Star Trek: Phase II – “Mind Sifter”

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A few weeks ago the Balboa theater in San Francisco hosted a screening of New Voyages’s episode Mind Sifter. With a number of their cast and crew in attendance for both a pre-screening meet and greet and a Q&A session with director Mark Edward Lewis, SFX Supervisor Pony Horton, and actors Jeff Bond (Dr. Leonard McCoy) and Becky Wood (Dr. Hamlin). As the audience filtered into the theater in the half hour or so leading up to the screening it became evident that people weren’t just locals to the Bay Area. Many people had come in from from 100 miles and more to see the episode on a big screen.

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The episode itself was another great example of where the Star Trek independant film scene is at. It’s created by people who love the original series, and the way that they approach both the production quality as well as the writing. One of the challenges always faced whenever doing an episode with the original characters, choices have to be made if an actor is going to be doing an impersonation of the original actor in the role, or if they’re doing their own take on the character. For viewers it’s a very personal preference as to which they are more accepting and tolerant of. In the case of Mind Sifter, Brian Gross has the center chair role as Captain Kirk, and he doesn’t go the Shatner impersonation route, and rather does him in his own way and it really elevates the episode up to par of most of the rest of the ToS independant episodes. Jesamine Pierce (Lt. Uhura), and Charles Root (Lt. Scott) both go more of the impersonation route, which for many in the audience were more than happy with their performances. I continue to find it distracting when it’s an impersonation as then I have to pause my enjoyment of the narrative and have to think back and ponder “how close were they in that last mannerism”.

Clay Sayre as the Klingon Kor just rocks his role as Kirk’s captor and torturer. I very much hope that they bring him back in future Klingon-involved episodes as he bring back the feel of the era when the ToS Klingons were their own style of badasses that weren’t something to just be dismissed out of hand.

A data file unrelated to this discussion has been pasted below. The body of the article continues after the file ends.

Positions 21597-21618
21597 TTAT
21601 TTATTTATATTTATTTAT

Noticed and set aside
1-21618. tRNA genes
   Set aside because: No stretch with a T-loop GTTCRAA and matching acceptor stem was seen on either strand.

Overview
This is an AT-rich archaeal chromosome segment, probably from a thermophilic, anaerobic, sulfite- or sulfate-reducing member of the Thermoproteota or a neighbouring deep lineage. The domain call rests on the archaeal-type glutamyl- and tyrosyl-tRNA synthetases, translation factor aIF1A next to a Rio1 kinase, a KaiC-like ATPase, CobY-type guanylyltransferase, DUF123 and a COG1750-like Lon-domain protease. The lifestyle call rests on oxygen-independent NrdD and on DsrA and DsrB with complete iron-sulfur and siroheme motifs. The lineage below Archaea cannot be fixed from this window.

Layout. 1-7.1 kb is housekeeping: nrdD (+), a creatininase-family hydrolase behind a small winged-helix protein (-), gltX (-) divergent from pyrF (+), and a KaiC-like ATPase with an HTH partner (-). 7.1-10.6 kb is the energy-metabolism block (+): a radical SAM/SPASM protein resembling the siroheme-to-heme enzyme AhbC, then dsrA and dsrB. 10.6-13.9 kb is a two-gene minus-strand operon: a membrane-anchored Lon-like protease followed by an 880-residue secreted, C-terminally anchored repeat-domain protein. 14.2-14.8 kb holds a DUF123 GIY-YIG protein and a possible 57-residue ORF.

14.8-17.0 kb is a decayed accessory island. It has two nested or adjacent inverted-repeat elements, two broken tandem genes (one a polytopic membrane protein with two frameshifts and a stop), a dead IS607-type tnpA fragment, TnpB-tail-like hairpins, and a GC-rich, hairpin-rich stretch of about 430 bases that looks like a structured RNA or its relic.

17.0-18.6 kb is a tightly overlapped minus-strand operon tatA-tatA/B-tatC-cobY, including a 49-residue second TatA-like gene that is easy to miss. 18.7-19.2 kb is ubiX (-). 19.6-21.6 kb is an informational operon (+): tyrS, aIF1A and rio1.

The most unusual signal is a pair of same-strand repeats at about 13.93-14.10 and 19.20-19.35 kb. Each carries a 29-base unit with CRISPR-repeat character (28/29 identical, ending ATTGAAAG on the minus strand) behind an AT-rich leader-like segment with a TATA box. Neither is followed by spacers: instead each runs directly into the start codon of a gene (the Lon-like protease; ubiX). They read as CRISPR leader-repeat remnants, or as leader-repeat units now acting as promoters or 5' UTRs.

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I would be remiss in not making a shout out to Brandon Stacy; he’s currently taken the lead for me as an actor in the role of Mr. Spock. His portrayal of Spock battling with crew and himself is as well done here as anywhere else thus far in any of the independent films. This particular story and episode being heavily character driven, had any of the key actors in the roles of Kirk, Spock, or Bones not held up their weight, the whole effort would have fallen flat (or worse yet, falling into the comical). Fortunately they step up to the plate admirably individually as well as an ensemble, even cast newcomer Jeff Bond as Bones pulls his weight alongside the rest of the experienced cast in a laudable performance.

The attention to detail and honoring the original show is taken a step further by making not just one version of the episode, but two (three if you count both a stereo as well as 5.1 surround versions). One version has the ship models and effects as they would have been done during the original episodes, the other has modern effects and ship details.

Screen capture of the Enterprise hitting a Klingon D-7 with a torpedo, with ship models and effects circa the 1960s

Screen capture of the Enterprise hitting a Klingon D-7 with a torpedo, with ship models and effects circa the 1960s

Now the same scene but from the version of the episode with modern ship models and effects.

Now the same scene but from the version of the episode with modern ship models and effects.

It takes a decent amount of balls to tackle continuations of original storylines, and this is a great follow-on to City on the Edge of Forever. It was refreshing that they did it in a way that didn’t need to be bogged down by excessive extemporizing (even someone without a familiarity of the original would be able to follow along without having it explained to them).

The female lead in the episode is Dr. Hamlin, played by Becky Wood, and she does a stand up job as a counter to Kirk’s typical charms. She’s a strong, especially for a late 50’s woman. The episode revolves a good deal around her standing up for herself as a professional and highly capable woman, and while I’m sure some may say that it goes a bit far in the dialogue towards being preachy for gender parity, I think it’s both well handled and also very timely. I have to wonder what kind of cultural effect the episode might have had if this had indeed been aired back during the original series’ run. As it set groundbreaking scenes with an interracial kiss onscreen, I would love to think that this would have had a long lasting impact.

The Q&A was a great 45 minutes of conversation ranging from the SFX and the technical challenges faced, to how the actors dealt with stepping into roles that have been beloved for generations. Here’s the video in full, and it’s well worth the watch. Apologies for the darkness of the video, the theater wasn’t the most brightly lit.

Should you have the chance to catch one of their screenings, or one for any of the principal Trek productions, do yourself a favor and give it a go. It’s really an experience to get to see episodes among a gathering of like-minded fans who have travelled hundreds of miles to share in the experience of Trek.

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